The prosecutors in the Paolo Macchiarini trial asked the court on Monday for at least five years in prison for the surgeon.
Macchiarini went on trial April 27 in Sweden charged with aggravated assault, 11 years after he first performed experimental transplants of synthetic windpipes on patients. The trial has centered on three transplants Macchiarini performed between 2011 and 2013, when a synthetic windpipe coated with the patient’s stem cells was surgically implanted in two men and a woman at Karolinska University Hospital in Stockholm. All three transplant recipients have died since they had the operations.
Read more: Macchiarini on trial in Sweden
During the trial, Macchiarini’s team defended the experimental treatments as the result of teamwork, having been thoroughly discussed and decided upon with senior colleagues, and the doctor stressed that he wanted to save lives.
“He contends that he has performed health care, cured and helped,” Macchiarini’s lawyer Bjorn Hurtig told AFP during a recess of the ongoing trial.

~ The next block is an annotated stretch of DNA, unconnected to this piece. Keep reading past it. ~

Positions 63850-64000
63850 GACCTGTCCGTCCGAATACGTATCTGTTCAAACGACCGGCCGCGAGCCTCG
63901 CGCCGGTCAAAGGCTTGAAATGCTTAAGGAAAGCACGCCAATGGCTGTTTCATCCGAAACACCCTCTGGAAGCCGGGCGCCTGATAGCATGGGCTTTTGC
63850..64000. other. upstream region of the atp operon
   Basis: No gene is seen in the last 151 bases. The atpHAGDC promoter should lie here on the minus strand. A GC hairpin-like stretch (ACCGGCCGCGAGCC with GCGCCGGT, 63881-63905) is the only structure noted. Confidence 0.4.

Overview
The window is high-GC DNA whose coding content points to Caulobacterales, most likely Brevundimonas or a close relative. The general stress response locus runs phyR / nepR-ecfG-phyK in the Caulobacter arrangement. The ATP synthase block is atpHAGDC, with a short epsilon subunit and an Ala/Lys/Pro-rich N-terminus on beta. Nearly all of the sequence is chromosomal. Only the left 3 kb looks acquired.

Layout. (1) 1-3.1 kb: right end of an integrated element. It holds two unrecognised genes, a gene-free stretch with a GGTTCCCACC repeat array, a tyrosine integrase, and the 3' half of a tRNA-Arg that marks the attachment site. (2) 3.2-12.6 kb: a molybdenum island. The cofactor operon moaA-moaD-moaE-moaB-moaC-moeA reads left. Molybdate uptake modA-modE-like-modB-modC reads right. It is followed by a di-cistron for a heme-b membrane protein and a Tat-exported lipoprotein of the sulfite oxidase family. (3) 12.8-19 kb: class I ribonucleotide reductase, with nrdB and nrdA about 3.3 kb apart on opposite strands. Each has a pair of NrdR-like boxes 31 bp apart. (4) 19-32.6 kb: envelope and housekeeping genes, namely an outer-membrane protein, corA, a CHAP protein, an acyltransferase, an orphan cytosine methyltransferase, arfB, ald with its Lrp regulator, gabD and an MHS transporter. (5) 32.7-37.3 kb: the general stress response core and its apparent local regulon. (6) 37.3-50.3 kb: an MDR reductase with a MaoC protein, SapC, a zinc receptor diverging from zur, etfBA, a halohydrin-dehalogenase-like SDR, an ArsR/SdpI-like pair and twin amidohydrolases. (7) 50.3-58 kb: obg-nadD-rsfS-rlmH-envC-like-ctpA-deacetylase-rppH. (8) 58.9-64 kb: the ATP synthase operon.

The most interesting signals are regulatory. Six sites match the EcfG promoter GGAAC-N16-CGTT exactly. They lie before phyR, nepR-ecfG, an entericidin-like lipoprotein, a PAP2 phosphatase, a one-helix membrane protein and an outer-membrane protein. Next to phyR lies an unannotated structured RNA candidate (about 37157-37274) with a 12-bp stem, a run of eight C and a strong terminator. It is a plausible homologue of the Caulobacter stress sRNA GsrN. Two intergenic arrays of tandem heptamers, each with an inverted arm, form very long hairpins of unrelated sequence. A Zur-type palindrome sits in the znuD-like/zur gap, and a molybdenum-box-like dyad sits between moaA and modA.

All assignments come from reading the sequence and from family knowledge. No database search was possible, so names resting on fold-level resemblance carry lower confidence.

Over five years in prison
Throughout the trial, that ended yesterday, prosecutors argued that his surgeries went against “science and proven experience”. They also said the surgeon had acted with “reckless intent”, since he continued performing the treatments even though complications arose with earlier patients, reports AFP.
Jim Westerberg told AFP yesterday that they believe the charges should add up to a sentence of “clearly over five years in prison”.
Read more: In the name of science?
The Solna District court is due to deliver its verdict on June 16.